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Borrelia burgdorferi, a bacteria transmitted by the bite of a deer tick (Ixodes), can cause Lyme disease. In the United States, Lyme disease's first diagnosis in humans was in 1975 and 1985 for dogs. The tick does not transmit the bacteria until after 24 to 48 hours of attachment. Only 10 percent of infected dogs develop the disease. According to Marvistavet, the organisms can live in most dogs without causing any problems. With prompt antibiotic treatment, most dogs will recover quickly or never become sick. Without treatment, some dogs may have severe complications. Treatment does not completely remove the bacteria, but may make it inactive.
Many dogs do not have symptoms. Dogs that have symptoms usually develop them between two to five months after the infection, according to Vetinfo. Symptoms include 103 to 105 degree Fahrenheit temperature, swollen lymph nodes and lack of appetite. Sudden swelling in the joints and lameness develop in many dogs. According to Vetinfo, early lameness may move to different legs. Symptoms may go away and then come back in the advanced stage.
One long-term effect of Lyme disease is mycocarditis, an inflammation of the myocardium of the heart. The myocardium is the muscle that allows heart contraction. According to Marvistavet, dogs rarely develop cardiac problems from Lyme disease.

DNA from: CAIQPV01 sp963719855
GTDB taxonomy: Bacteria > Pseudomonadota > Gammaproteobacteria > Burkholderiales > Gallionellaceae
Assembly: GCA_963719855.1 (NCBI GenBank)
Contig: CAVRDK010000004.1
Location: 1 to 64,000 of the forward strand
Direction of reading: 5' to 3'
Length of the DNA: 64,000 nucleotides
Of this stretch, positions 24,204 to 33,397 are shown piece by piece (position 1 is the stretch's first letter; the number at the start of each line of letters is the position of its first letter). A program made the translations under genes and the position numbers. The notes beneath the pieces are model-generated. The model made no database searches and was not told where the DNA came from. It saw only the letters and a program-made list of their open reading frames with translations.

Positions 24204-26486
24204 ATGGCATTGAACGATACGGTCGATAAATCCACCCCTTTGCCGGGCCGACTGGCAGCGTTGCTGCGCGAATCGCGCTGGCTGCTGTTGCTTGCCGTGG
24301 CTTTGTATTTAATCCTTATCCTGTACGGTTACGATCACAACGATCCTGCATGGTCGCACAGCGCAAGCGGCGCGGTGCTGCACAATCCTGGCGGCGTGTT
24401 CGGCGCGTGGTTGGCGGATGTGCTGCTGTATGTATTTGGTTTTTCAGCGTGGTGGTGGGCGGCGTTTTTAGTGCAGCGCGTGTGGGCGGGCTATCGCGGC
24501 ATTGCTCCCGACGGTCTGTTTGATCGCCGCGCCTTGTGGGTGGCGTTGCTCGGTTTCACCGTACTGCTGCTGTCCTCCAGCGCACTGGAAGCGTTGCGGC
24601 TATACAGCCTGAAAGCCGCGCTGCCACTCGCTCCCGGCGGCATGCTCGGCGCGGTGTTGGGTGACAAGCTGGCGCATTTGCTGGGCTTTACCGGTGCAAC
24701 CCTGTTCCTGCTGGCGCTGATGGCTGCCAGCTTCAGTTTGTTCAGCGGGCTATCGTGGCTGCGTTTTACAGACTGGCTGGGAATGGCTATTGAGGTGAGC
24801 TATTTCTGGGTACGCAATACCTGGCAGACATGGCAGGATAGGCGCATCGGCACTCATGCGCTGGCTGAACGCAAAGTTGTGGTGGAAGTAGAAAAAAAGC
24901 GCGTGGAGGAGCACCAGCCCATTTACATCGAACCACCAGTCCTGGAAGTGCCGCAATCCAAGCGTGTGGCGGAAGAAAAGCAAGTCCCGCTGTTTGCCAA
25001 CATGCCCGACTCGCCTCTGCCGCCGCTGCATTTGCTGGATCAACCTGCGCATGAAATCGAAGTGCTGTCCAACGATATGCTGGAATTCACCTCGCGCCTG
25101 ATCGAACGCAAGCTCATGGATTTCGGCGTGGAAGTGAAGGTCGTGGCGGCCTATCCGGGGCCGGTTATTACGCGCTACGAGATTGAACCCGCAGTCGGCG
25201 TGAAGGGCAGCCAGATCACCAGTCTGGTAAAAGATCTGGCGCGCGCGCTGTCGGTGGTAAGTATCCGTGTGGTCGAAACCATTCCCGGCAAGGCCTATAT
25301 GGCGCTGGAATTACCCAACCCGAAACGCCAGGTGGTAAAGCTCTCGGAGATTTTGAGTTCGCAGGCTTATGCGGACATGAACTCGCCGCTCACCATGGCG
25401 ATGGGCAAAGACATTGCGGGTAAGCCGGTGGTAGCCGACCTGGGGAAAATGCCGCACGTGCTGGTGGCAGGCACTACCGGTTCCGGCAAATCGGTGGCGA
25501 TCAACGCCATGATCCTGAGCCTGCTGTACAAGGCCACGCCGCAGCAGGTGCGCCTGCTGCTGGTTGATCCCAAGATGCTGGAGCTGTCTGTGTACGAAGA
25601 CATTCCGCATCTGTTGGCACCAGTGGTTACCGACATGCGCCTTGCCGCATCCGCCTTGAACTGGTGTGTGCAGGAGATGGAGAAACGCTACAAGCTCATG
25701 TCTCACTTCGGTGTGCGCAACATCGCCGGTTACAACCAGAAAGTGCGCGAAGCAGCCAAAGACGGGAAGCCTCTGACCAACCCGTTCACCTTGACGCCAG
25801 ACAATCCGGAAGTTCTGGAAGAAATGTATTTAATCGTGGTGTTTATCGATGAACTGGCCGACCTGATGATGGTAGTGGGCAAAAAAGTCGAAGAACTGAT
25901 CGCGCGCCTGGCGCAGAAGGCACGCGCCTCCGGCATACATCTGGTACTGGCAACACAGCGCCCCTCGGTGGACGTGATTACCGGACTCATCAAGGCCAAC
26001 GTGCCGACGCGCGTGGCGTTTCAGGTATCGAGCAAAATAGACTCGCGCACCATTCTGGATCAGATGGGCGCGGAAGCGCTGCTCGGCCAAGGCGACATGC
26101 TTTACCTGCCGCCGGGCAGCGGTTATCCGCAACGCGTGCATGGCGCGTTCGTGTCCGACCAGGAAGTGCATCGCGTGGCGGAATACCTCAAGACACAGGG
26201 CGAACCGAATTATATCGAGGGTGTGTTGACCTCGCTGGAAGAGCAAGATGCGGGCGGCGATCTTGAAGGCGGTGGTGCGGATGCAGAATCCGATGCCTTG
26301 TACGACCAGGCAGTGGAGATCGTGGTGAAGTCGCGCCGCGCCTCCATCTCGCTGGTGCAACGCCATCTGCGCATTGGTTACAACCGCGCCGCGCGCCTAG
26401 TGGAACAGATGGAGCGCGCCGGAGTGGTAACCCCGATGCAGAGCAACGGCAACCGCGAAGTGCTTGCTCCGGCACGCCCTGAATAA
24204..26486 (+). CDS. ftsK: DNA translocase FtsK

Long-term effects of Lyme disease on the kidneys are potentially the most dangerous. According to Marvistavet, glomerular disease results from stimulation of the immune system to infections, including borrelia burgdorferi. Years of immune system response can damage the kidneys. Even if a dog that tests positive for the bacteria has no other symptoms, screening for protein loss to evaluate kidney disease is important. According to Wendy C. Brooks, D.V.M., VeterinaryPartner Educational Director, the damage causes the kidneys to lose protein into the urine instead of keeping it in the blood. Complications can develop, such as nephritic syndrome. The prognosis with glomerular disease is guarded.
Arthritis may be a long-term effect of Lyme disease. Unlike the initial symptoms, the arthritis is generally in the same joint or joints and does not move to others. It can be sudden onset, long term or short bouts. According to Vetinfo, it develops over a long time.
Neurological problems due to long-term Lyme disease are possible. Symptoms include aggression, confusion, face paralysis and nerve damage in the legs, according to Vetinfo. It may also cause seizures in dogs with epilepsy or other related disorders. But neurological issues are rare, according to Marvistavet.
- dog stafford image by Rybaev from Fotolia.com